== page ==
Why Do Some Women Have Painful Menstruation?

It’s common knowledge that during a woman’s period, she’s going through a lot of changes. It’s understandable therefore that some women don’t look forward to their monthly periods especially those who experience painful cramps.

Understanding Dysmenorrhea

Some women feel irritability, bloating and fatigue—and that’s normal! The body after all is shedding the lining of the uterus, called endometrium, by letting the waste pass through the cervix and finally out the vagina. Pain is felt because the uterine is contracting.

Painful menstruation, or dysmenorrhea, causes cramps in the lower abdomen. It is sometimes accompanied by other symptoms like back and leg pain, diarrhea or constipation, nausea and vomiting, and headache. In some rare cases, a woman experiences period migraine. When the body releases prostaglandins, the woman may have diarrhea and nausea. These chemicals are responsible for increasing the contractions necessary to release the blood. No wonder most women experience intense pain during the first two days because that’s when the levels are much higher.

There are two types of the dysmenorrhea. In primary dysmenorrhea, the pain can start as early as two days before the period and can last for a total of up to four days. Prostaglandin levels are high or imbalanced. The contractions become painful because it cuts off the oxygen to the uterine muscle.

Secondary dysmenorrhea is caused by other medical conditions.

Causes of Dysmenorrhea

The following are the known causes of dysmenorrhea:

1. Endometriosis is a condition where the endometrium is growing outside the uterus.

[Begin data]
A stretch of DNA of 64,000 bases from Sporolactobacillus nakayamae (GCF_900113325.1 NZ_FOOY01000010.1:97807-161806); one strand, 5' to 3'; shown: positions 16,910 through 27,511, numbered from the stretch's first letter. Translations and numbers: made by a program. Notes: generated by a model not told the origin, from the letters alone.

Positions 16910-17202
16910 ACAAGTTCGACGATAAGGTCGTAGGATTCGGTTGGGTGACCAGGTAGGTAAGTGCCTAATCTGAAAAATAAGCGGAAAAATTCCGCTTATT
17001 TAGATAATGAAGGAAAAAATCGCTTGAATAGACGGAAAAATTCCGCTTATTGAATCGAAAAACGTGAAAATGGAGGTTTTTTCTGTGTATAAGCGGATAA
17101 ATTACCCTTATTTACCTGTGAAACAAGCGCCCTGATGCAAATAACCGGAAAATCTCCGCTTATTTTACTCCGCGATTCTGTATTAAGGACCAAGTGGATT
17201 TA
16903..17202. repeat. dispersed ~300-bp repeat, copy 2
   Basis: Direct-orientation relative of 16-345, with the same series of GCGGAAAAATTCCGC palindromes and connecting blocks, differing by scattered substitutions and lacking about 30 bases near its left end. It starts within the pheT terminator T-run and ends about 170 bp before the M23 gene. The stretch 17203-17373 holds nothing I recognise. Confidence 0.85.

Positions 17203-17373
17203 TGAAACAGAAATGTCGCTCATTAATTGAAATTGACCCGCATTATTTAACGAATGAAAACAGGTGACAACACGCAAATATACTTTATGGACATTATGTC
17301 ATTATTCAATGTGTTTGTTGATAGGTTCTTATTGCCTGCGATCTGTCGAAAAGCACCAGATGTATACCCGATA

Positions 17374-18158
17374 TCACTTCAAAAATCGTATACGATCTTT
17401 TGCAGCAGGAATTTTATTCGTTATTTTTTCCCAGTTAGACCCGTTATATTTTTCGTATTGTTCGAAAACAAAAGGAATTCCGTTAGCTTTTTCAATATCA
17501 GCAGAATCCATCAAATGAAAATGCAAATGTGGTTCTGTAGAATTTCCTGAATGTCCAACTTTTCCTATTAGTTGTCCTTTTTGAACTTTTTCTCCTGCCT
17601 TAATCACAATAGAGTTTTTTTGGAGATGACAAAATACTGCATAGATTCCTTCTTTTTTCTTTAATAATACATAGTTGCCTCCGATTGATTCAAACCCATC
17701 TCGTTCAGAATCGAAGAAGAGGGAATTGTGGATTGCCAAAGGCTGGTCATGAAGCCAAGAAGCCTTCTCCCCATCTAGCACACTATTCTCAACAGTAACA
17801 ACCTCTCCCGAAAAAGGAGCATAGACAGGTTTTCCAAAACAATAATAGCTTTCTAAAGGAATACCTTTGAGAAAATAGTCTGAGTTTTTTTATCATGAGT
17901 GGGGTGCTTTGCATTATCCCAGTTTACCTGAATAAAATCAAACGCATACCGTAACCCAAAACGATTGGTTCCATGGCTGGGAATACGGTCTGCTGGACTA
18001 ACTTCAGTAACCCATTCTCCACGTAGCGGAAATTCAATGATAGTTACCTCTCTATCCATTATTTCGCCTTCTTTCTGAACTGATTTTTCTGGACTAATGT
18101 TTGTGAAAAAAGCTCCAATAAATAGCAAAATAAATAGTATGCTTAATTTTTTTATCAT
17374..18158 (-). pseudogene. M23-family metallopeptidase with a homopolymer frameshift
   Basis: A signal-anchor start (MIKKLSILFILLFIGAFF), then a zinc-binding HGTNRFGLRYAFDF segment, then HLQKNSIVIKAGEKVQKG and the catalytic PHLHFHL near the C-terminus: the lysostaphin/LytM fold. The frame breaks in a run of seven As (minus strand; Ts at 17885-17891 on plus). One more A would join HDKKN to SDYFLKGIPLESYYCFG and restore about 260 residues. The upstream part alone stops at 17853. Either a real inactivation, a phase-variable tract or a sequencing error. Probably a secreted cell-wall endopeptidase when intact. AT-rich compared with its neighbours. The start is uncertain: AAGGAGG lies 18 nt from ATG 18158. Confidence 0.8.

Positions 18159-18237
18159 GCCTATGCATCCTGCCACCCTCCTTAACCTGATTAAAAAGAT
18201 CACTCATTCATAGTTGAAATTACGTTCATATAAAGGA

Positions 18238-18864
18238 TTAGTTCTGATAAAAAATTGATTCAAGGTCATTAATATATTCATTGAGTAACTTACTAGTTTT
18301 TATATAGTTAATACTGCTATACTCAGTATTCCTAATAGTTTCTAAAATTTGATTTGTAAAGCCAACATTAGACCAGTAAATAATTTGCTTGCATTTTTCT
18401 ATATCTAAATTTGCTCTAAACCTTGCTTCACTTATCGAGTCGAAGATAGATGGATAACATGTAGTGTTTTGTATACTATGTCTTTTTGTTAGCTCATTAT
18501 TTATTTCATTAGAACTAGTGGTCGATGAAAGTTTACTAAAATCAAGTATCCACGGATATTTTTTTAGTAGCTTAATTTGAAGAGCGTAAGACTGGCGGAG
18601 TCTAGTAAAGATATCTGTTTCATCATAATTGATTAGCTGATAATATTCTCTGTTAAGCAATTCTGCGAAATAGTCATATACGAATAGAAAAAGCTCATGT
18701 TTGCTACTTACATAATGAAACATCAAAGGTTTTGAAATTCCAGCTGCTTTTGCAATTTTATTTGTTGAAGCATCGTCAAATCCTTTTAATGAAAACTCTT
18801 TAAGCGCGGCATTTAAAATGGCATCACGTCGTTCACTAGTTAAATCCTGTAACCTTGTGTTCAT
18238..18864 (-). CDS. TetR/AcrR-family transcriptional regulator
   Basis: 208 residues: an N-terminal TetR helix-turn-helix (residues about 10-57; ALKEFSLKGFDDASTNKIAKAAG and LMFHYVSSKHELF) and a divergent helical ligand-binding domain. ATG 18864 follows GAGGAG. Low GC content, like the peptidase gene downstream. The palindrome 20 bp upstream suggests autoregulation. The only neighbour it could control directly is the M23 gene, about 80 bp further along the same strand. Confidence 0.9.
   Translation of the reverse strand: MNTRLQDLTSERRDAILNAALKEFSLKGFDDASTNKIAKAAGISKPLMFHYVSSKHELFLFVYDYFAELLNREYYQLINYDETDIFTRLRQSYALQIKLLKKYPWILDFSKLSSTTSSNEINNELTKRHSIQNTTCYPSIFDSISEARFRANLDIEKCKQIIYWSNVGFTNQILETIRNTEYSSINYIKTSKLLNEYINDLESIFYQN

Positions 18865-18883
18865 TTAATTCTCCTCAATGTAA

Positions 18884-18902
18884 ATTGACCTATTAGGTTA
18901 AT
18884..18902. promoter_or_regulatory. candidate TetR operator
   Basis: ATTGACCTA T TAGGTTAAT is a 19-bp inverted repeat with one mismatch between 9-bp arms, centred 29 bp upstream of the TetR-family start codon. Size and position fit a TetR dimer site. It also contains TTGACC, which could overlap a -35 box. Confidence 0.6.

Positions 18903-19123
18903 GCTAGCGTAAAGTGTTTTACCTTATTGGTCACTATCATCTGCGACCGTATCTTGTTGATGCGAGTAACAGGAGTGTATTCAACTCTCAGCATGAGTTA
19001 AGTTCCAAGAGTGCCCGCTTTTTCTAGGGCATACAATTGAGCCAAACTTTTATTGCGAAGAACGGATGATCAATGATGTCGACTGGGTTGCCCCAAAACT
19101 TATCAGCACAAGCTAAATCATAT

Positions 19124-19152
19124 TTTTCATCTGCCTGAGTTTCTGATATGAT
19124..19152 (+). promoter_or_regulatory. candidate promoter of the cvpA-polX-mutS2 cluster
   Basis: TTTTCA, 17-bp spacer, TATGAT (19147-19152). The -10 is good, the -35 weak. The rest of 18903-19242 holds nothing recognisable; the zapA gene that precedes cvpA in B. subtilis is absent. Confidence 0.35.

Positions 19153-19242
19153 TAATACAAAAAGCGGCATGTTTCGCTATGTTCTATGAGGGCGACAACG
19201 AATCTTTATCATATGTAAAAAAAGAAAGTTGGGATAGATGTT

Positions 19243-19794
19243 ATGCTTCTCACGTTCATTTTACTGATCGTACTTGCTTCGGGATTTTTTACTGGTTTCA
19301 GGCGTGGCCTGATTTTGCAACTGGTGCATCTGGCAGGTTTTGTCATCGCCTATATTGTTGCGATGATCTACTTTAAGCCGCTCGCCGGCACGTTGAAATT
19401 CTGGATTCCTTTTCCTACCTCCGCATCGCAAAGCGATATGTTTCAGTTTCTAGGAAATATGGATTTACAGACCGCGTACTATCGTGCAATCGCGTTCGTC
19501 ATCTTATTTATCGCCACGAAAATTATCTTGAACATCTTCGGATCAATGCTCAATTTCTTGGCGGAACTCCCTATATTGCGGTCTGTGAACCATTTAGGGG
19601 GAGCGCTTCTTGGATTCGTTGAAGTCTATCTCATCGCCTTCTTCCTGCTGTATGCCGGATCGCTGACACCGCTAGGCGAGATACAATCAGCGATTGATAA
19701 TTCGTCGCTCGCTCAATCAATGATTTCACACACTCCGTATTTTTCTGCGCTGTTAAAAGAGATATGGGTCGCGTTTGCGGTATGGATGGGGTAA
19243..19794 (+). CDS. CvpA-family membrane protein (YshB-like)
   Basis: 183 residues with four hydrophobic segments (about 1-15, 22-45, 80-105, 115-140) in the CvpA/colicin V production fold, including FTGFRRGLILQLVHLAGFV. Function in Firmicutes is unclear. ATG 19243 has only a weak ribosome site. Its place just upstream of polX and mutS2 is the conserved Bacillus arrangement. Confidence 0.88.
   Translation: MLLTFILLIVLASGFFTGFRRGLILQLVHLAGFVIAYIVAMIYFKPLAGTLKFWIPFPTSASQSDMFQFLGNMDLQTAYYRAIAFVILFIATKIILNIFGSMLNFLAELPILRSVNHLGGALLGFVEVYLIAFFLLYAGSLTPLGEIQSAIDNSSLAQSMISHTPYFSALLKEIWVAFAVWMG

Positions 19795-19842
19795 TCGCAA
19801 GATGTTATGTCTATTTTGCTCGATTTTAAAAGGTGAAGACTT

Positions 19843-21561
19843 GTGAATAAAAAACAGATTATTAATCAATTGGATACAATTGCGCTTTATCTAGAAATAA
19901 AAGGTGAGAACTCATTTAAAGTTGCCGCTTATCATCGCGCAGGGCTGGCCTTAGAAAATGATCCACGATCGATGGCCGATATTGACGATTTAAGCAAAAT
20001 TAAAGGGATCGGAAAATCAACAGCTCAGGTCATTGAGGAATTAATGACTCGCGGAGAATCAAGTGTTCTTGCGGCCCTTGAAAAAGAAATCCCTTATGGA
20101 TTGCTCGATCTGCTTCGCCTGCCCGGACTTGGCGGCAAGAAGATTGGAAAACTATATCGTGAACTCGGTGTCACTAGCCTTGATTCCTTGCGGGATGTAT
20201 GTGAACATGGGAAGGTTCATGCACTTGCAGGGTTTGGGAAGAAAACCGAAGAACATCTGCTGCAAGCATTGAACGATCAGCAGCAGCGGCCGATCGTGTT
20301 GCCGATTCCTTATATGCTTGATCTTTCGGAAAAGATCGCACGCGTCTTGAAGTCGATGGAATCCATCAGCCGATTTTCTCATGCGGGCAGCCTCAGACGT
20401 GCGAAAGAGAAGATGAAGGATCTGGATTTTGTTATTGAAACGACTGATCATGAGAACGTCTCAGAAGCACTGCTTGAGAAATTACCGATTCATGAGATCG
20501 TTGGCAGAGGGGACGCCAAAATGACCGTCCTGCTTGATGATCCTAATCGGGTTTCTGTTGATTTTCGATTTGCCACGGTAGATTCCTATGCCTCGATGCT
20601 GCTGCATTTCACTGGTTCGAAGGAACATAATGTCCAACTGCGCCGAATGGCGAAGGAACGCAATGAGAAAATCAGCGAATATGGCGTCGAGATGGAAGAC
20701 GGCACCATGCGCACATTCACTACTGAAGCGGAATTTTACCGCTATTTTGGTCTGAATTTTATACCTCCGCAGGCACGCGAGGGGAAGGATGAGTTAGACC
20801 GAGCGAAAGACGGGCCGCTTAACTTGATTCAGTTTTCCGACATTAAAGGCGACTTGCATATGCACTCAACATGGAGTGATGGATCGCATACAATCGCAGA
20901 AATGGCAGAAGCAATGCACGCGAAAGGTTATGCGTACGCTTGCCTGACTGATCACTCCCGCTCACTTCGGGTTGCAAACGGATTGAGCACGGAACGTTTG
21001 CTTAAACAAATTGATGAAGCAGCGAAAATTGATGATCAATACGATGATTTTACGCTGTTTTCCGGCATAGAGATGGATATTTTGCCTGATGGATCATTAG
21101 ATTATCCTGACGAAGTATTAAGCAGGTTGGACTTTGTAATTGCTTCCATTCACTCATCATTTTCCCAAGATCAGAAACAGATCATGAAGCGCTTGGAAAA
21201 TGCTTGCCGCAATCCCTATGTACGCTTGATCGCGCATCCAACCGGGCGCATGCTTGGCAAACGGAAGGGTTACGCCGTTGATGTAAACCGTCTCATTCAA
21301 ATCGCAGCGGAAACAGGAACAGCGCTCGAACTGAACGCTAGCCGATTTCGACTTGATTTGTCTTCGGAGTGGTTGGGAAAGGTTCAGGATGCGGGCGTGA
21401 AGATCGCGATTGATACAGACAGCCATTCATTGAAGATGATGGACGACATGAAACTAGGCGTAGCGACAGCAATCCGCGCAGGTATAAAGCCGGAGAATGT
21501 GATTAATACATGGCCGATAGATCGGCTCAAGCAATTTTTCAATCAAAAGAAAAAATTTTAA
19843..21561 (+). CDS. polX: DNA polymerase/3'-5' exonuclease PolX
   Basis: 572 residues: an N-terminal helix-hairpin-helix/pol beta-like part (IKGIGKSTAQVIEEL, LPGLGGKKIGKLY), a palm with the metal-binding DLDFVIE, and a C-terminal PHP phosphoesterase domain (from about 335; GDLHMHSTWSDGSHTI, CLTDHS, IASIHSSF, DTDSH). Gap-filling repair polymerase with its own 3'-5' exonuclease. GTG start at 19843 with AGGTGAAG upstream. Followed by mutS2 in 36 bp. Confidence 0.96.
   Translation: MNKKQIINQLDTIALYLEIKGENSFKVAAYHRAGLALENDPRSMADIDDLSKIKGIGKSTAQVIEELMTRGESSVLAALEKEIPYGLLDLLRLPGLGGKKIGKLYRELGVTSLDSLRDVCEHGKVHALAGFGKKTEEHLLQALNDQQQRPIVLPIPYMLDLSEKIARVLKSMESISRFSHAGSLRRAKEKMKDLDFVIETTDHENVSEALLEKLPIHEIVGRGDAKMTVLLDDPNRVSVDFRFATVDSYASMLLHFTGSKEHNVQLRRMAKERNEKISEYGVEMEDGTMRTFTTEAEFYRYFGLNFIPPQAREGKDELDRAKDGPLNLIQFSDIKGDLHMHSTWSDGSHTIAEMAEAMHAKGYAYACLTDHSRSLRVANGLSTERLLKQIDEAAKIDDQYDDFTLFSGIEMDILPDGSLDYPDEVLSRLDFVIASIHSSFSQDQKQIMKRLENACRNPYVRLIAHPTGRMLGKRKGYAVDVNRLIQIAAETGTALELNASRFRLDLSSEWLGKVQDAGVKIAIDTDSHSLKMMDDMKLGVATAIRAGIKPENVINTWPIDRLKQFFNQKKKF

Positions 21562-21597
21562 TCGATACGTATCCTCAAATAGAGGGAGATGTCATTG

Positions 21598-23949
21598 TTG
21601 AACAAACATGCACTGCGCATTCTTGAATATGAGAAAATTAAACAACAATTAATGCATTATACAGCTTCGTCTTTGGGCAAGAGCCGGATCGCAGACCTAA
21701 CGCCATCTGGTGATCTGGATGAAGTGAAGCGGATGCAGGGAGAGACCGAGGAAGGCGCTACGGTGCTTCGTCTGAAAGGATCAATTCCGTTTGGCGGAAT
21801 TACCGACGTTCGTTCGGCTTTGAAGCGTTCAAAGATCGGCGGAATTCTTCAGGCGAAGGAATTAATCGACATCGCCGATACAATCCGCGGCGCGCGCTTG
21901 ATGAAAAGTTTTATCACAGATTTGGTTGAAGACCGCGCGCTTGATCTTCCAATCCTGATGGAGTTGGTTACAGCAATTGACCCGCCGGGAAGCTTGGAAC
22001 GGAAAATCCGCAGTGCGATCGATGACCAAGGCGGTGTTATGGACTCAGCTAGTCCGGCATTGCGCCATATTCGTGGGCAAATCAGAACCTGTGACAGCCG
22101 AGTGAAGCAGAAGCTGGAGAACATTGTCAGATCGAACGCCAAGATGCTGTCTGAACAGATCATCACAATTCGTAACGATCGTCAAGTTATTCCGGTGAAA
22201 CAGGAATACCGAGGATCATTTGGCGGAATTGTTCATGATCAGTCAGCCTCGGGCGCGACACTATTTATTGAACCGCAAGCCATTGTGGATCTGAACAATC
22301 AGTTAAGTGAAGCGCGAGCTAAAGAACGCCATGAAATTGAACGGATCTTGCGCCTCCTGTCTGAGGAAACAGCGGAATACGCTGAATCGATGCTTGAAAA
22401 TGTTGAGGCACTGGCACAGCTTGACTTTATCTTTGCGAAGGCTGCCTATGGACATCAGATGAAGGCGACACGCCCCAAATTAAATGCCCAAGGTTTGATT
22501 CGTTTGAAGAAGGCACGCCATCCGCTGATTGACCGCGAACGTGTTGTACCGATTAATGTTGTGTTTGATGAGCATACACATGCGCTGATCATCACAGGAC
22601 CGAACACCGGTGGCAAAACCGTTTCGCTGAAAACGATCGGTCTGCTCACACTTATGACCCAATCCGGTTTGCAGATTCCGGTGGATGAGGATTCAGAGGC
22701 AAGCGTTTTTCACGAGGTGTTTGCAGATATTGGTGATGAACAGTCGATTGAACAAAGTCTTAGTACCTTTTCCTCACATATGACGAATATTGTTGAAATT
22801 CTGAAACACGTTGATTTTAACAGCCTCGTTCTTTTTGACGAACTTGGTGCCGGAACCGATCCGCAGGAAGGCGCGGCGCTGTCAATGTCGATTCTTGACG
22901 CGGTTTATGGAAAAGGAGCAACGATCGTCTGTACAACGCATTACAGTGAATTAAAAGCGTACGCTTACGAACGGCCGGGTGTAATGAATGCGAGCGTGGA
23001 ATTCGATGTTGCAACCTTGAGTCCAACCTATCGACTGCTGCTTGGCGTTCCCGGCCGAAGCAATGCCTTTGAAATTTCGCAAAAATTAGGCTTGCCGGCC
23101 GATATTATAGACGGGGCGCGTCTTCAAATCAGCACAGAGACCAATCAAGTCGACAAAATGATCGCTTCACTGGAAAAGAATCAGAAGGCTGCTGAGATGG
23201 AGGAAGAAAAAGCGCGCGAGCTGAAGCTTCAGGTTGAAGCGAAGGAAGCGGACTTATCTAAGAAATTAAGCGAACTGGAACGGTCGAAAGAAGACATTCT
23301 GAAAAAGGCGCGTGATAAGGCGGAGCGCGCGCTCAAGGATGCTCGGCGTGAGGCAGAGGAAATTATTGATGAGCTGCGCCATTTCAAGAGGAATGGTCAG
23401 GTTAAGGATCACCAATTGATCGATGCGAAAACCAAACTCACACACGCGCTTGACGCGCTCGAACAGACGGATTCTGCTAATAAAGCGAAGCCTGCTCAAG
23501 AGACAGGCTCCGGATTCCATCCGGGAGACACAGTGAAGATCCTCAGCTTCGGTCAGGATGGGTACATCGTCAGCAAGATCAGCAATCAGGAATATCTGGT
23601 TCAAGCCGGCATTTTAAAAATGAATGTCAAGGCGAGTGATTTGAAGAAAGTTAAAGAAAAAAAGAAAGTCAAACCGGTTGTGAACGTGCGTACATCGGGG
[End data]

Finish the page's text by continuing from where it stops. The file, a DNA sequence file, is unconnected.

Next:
2. Menorrhagia is an irregular prolonged period.
3. Adenomyosis is a condition where the endometrium grows within the uterine muscle. In this condition, monthly periods and sexual intercourse can be painful.
4. Uterine fibroids are not harmful, but they can increase the pain and the bleeding.
5. Pelvic inflammatory disease is usually caused by sexually-transmitted diseases and must be treated because it can cause infertility.
6. Other women also have structure anomalies in the uterus that don’t develop fully.

Managing the Pain

Weeks before your next period, you should exercise regularly. Your doctor will also advise you to manage your weight if you’re overweight.

During your period, over-the-counter painkillers should work on primary dysmenorrhea. Painkillers are quite harmless as long as you follow the instructions on the label. Lie down and keep your legs raised then apply warm compress on the abdomen area. You can also lie down on your side and bend your knees. Wear loose clothing and try to relax.

If painkillers don’t work anymore, consult your doctor for other prescription drugs. Pain that lasts for more than three days also isn’t normal. The doctor will check for other conditions that may be causing the pain.

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